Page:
My staff are taking sickies. What should I do?

Dear Aunty B,

Three of my staff rang in sick with gastro this morning. My marketing assistant, production manager and my PA are all away.

I too am sick – sick of people taking sickies, especially on Friday! What can I do apart from venting to you?

(Please don’t print my name as I know my marketing assistant reads SmartCompany.)




Dear Anonymous,

The old sickie – or as employees like to call them, mental health day.

One survey showed that gastro accounts for 20% of reasons given for people being absent from work. Just think about that. On any given day, one in five people are away from work claiming to be perched over the porcelain. What is more, 25% of those sickies occur on a Monday.


Other surveys have shown that over a third of Australians call in sick one day a year when they are actually healthy. Men are more likely to take a sickie than women.


It’s highly annoying when staff take the day off when you know they are not sick. On the other hand, people do get sick – and sick of work.


If the absences are always before or after a weekend or major holidays, point this out to the employee so they know you don’t live under a rock.

I also take staff aside and ask about any problems with work if they are taking a lot of sick days.

You could also negotiate a day in lieu with the employee if the employee has been working extremely hard.

And do remember; under new WorkChoices laws, employees are entitled to 10 days personal leave a year, which includes sick leave.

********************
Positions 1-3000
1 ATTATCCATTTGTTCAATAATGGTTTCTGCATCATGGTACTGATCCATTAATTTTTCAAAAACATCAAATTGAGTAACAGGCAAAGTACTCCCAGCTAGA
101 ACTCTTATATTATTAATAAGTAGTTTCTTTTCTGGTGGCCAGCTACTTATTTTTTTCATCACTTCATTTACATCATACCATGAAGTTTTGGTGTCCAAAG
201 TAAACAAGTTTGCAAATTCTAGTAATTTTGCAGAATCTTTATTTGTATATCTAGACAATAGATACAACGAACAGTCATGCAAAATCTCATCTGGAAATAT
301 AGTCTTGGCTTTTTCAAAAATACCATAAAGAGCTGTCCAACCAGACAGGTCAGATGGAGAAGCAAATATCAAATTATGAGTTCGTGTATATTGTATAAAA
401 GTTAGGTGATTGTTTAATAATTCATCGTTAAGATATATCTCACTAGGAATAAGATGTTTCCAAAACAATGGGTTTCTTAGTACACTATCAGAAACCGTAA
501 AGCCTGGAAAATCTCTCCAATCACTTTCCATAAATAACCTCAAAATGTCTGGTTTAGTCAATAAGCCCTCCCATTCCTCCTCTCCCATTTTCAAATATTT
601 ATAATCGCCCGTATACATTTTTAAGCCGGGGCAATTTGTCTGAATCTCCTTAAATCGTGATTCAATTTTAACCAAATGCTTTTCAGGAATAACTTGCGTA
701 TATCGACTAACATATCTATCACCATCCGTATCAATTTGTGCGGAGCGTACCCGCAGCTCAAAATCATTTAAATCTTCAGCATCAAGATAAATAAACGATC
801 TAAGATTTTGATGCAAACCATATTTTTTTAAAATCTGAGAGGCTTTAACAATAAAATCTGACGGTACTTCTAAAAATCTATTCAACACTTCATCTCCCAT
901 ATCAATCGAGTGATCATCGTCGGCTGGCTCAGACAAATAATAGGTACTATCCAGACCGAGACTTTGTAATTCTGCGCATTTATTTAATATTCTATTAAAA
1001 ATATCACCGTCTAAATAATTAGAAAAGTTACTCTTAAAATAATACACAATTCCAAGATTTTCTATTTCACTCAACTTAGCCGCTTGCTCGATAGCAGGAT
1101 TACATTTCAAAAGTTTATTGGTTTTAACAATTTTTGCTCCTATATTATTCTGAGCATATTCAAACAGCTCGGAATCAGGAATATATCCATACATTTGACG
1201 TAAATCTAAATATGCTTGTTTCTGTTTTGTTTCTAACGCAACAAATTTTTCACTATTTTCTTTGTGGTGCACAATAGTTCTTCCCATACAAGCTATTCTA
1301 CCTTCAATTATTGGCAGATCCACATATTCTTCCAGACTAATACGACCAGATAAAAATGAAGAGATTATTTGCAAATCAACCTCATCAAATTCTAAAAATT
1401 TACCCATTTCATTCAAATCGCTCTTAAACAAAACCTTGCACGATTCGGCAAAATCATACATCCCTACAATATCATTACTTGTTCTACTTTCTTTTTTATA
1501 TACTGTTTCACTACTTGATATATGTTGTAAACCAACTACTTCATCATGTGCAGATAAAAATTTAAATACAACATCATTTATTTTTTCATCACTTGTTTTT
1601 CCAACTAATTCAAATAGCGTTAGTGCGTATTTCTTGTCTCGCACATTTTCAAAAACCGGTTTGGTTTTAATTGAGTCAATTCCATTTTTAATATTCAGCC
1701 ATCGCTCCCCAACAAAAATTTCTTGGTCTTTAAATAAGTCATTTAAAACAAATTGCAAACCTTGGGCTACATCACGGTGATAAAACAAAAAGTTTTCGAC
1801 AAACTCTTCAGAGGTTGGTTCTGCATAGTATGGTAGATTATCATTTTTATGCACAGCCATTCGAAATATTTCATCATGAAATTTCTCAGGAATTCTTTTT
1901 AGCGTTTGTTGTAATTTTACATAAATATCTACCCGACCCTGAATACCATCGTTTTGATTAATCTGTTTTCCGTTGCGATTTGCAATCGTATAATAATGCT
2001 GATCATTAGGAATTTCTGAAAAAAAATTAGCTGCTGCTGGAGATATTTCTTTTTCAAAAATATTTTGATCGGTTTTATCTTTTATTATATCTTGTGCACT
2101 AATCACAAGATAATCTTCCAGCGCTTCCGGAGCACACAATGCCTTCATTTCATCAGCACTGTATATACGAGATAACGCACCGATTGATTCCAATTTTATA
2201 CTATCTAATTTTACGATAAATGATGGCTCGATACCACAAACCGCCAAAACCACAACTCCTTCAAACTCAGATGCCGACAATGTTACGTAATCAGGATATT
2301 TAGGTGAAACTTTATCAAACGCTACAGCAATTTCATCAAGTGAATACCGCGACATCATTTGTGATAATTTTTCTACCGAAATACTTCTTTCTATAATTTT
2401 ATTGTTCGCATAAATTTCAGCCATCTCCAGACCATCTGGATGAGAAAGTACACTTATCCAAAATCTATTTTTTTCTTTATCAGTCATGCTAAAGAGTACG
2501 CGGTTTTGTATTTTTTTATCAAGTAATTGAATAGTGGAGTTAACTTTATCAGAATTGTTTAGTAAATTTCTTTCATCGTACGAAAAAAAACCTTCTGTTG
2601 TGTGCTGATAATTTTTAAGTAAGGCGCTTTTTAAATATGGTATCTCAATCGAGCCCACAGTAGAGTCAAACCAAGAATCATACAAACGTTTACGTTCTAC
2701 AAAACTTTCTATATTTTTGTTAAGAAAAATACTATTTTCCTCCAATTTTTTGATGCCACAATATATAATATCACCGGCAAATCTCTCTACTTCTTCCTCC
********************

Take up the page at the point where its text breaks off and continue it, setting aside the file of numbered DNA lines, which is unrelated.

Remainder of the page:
If you have any good tips for preventing sickies, send them in to [email protected] and we’ll publish them.




Leigh in Western Australia writes: Before pointing the finger, I’d be checking the workplace and making sure it isn’t making people sick. A few years ago a dirty water dispenser was making me feel very ill. Gardia was the problem. Sickies aren’t a problem in the area where I work, thanks to the casualisation of the workforce.


Geoff Black writes: Assuming that your staff take you seriously, there are three kinds of staff health problems:

  • Genuine ones
  • Self inflicted (excessive nightclubbing, drinking, and [mostly] young female staff starving themselves with the result that they are always run down).
  • Staff who don’t care enough about your business to come to work.

The first group should be treated with compassion. The second group need to have cause and effect, and its impact on your business, explained.

The third group should be tolerated until you can find better.


What are you waiting for? Email your questions, problems and issues to [email protected] right now!




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